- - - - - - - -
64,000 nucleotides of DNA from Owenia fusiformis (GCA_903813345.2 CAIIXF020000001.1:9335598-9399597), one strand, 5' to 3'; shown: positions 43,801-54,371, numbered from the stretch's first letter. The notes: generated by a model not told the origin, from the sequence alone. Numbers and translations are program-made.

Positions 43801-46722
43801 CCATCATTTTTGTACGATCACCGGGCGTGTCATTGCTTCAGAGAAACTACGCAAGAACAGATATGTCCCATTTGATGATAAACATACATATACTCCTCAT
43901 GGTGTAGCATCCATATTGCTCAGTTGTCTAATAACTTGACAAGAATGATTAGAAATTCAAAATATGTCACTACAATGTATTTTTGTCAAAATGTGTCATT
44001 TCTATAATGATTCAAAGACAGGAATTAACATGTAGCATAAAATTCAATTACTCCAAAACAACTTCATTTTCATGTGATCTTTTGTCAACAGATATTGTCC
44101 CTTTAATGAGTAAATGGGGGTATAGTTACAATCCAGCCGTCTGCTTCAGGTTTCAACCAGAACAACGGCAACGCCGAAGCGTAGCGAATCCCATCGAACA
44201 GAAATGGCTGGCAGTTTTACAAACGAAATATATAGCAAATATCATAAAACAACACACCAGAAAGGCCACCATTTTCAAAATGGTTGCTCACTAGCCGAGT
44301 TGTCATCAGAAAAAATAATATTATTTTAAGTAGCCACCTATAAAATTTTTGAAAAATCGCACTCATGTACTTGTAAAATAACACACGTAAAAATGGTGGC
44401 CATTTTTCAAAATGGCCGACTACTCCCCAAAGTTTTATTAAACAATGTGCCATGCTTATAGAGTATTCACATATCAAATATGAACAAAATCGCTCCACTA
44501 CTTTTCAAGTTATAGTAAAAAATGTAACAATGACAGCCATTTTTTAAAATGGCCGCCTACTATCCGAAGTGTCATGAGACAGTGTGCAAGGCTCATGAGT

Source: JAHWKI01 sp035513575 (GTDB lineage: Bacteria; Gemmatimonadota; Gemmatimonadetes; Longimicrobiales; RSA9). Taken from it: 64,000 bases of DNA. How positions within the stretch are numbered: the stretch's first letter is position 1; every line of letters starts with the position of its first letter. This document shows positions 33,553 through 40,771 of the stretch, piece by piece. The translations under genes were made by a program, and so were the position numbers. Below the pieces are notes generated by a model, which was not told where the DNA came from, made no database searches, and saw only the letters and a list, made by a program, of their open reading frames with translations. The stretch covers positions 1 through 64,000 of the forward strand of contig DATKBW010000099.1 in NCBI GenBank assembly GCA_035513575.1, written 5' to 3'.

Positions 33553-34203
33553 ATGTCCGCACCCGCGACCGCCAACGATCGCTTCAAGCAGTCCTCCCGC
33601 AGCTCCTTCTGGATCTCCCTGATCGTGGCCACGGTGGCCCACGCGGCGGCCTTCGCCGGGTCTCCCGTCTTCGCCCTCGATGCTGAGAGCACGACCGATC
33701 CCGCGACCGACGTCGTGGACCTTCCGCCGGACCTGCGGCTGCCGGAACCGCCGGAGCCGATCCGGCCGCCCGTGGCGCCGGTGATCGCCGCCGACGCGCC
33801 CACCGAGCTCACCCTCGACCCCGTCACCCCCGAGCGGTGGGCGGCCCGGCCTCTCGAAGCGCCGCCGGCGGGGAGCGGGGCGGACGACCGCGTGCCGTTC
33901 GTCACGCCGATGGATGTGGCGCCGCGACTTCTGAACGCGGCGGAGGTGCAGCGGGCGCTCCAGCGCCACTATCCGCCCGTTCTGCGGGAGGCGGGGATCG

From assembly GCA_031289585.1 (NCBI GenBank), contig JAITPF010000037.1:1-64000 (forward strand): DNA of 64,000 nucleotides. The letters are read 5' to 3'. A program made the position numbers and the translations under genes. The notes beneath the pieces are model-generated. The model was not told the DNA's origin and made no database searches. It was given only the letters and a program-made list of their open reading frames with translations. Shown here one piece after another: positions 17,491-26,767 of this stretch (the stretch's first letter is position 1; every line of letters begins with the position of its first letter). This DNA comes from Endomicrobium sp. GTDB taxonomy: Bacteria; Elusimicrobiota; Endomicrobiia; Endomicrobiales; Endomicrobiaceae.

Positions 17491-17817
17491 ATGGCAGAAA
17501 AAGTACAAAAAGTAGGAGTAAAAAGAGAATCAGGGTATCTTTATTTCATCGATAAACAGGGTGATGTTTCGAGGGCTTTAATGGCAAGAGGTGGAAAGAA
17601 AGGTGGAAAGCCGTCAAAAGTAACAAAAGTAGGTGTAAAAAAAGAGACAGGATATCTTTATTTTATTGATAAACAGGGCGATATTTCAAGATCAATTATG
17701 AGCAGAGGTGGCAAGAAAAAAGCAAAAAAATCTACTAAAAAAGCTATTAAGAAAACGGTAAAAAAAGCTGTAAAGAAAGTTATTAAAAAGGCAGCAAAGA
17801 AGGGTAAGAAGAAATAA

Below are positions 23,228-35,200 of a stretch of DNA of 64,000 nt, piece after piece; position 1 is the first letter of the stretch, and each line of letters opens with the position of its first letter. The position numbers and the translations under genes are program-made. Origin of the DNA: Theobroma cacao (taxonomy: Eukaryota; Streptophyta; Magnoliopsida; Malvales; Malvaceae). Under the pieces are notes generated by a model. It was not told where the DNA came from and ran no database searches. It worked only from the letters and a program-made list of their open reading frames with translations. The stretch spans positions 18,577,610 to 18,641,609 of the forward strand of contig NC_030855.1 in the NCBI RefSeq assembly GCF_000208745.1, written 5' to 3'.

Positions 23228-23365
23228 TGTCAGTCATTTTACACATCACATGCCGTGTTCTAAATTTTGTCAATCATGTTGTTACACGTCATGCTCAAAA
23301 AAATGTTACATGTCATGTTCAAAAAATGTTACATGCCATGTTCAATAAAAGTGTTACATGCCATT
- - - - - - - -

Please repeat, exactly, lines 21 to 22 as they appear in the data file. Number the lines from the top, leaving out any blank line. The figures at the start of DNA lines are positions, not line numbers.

17501 AAGTACAAAAAGTAGGAGTAAAAAGAGAATCAGGGTATCTTTATTTCATCGATAAACAGGGTGATGTTTCGAGGGCTTTAATGGCAAGAGGTGGAAAGAA
17601 AGGTGGAAAGCCGTCAAAAGTAACAAAAGTAGGTGTAAAAAAAGAGACAGGATATCTTTATTTTATTGATAAACAGGGCGATATTTCAAGATCAATTATG